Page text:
Late registration remains open for the second annual Youth Symposium: Indigenous Youth Today being held at the Pioneer Complex from Feb. 21 to Feb 22.
Organized by the Yeqox Nilin Justice Society, formerly known as the Punky Lake Wilderness Camp Society, this event is free and open to for youth 12+ of all backgrounds, Indigenous and non-Indigenous, to attend. Over the course of two days, youth will be encouraged to share their experiences with one another while they listen to and learn from a variety of speakers.
This year the event is being run and organized by youth and culture worker Hayley Guichon who is in charge of the success portion of Punky Lake responsible for running programs that motivate and inspire young people. She’s being assisted by people such as Rita Meldrum-Lulua who works as an elder youth worker at Denisiqi Services Society.
The event was started last year by the society’s current executive director, then youth and culture worker, Samantha-Jo Dick, Guichon said with a one-day symposium.
When she took over Dick’s old role in July, the event was something she wanted to continue on her own. After planning the event in August, Guichon partnered with Denisiqi in the fall and they’ve been meeting once a week ever since to hash out the details.
Meldrum-Lulua said the event was inspired, in part, by the Gathering of our Voices which offers youth similar experience but on a province-wide scale. Due to the cost, and the roving location, the Yeqox Nilin Justice Society wanted to provide a more local experience for those unable to attend.
“Our theme this year is Indigenous Youth Today so the issues and topics we’re going to be covering are around education, health and culture. So it’s healthy lifestyles, promoting education and Indigenous pride, so being proud of who you are,” Guichon said.
With the event open to anyone, Guichon said they have people coming from all over the province and while it is geared towards Indigenous youth specifically, non-indigenous youth should still find it a valuable experience.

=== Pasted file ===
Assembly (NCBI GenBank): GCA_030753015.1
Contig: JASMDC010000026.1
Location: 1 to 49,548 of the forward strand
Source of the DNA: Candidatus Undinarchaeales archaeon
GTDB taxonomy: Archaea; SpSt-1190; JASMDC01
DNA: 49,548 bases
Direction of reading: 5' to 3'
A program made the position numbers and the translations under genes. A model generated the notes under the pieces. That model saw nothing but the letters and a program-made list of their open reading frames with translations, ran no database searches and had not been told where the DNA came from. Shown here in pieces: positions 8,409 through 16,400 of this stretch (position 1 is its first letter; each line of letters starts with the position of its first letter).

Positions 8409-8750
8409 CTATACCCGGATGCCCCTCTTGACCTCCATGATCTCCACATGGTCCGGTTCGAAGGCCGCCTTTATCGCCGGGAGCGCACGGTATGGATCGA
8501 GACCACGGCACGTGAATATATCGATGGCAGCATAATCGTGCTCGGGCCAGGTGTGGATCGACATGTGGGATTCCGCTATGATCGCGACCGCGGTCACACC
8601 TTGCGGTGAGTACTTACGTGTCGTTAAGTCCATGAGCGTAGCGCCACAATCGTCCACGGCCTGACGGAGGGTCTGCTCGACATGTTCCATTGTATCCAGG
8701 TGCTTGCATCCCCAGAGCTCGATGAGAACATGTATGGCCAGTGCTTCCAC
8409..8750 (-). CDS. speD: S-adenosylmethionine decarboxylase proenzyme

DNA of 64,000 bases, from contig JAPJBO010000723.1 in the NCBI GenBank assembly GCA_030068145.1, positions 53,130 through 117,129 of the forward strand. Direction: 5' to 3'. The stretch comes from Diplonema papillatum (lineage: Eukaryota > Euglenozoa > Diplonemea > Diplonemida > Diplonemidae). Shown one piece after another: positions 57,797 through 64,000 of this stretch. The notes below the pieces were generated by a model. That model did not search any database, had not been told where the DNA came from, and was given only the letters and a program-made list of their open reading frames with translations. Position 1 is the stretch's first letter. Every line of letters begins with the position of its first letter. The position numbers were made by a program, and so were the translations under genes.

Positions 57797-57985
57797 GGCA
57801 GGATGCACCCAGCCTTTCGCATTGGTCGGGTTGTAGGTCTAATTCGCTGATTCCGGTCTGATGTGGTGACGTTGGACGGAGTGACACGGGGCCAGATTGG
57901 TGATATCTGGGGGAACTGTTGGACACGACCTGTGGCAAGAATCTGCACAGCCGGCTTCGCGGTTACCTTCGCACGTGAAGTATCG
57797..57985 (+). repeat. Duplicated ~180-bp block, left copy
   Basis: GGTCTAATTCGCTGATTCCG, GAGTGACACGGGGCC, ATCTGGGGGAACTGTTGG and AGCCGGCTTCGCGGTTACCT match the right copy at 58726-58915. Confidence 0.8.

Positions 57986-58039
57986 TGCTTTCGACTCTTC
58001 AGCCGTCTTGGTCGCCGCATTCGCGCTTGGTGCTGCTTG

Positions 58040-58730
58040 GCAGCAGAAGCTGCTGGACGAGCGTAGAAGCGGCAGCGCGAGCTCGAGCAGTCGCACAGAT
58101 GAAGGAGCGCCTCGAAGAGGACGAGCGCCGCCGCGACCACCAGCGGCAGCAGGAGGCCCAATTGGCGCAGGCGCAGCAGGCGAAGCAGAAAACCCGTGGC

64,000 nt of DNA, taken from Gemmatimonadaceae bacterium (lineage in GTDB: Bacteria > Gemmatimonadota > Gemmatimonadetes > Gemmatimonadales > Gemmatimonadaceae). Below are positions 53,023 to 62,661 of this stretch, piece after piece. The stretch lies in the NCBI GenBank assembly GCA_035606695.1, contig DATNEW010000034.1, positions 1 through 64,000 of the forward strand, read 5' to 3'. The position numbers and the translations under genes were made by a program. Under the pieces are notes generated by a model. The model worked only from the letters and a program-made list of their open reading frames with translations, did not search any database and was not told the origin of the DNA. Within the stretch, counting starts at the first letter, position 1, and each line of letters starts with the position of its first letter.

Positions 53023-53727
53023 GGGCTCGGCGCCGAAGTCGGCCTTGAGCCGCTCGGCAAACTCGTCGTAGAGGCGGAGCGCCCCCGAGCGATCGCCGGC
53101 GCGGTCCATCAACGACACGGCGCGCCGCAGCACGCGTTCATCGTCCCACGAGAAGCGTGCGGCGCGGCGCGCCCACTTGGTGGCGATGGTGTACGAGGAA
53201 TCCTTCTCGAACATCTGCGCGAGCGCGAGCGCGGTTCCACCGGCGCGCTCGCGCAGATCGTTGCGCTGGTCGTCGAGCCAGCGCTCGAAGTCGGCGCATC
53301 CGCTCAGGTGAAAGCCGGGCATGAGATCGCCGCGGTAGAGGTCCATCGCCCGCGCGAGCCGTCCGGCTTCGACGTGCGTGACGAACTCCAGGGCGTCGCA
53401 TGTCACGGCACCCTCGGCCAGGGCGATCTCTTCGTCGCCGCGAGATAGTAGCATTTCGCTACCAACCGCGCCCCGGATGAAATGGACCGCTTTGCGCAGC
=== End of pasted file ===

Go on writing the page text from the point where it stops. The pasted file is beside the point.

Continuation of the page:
Meldrum-Lulua said the speakers at the event include Mike James, who will be doing a lot of traditional games with the youth as he does with students across B.C. He has a real way of encouraging and inspiring young people to be outspoken and proud of who they are, according to Meldrum-Lulua.
Damien Ketlo, meanwhile, is another of the featured speakers, who Guichon said is a recent contestant on Big Brother Canada and is big on inspiring youth by providing them with a good role model.
Ketlo is also a member of the band Kedah Clan who will be performing the Friday night of the symposium at the Elizabeth Grouse Gymnasium on Sugarcane from 8 p.m. to 10 p.m. This concert is for anyone to attend with admission by donation at the door.
Their third main speaker is Lisa Charleyboy who is a “lot of different things” according to Guichon. Charleyboy is a writer, storyteller, editor, Indigenous fashion entrepreneur and is a “great all-around” artist Meldrum-Lulua added. Meldrum-Lulua considers Charleyboy a beautiful soul and loves the fact she’s a self-made woman.
“We’re really lucky to have them. The people we chose for our main speakers definitely each have something big to give to the youth who attend,” Guichon.
During the day, when not attending a speech by the main speakers, the youth will be given the chance to break up into smaller groups and attend workshops of their choice. For example, Guichon said they will have workshops on topics like the medicine wheel, campfire stories, envisioning, the LGBTQS+ community, youth rights, nutrition and more. The Boys and Girls Club of Williams Lake will also be presenting an anime workshop, she added.
Registration for the event takes place on Friday, Feb. 21 from 10 a.m. to noon, when chaperones are expected to come in to sign their youth up before the opening ceremonies at 1:30 p.m.
After some keynote speakers and workshops, the symposium ends for the day around 5:40 p.m. to allow attendees to check out the concert at Sugarcane. Saturday, meanwhile, Guichon said they get underway at 9 a.m. with a closing ceremony at around 2:45 p.m.
So far around 70 of their 100 youth capacity have signed up for the event so they’re still accepting late registration for the rest of the month until the event itself.
Guichon said spots will be filled on a first-come-first-served basis and can be done by contacting her via 778-412-9536 or firstname.lastname@example.org and filling out four registration forms.
Snacks and water will be available for youth who attend, however, Guichon said they will not be serving lunch. There will be a discount offered at the Ramada to all out of town attendees of the event who need a place to stay, Meldrum-Lulua said.
“(At this event) we really want to inspire our youth and let them know that they can pretty much go where they want to go so long as they have the determination, the self-love and confidence to thrive in this world,” Guichon said.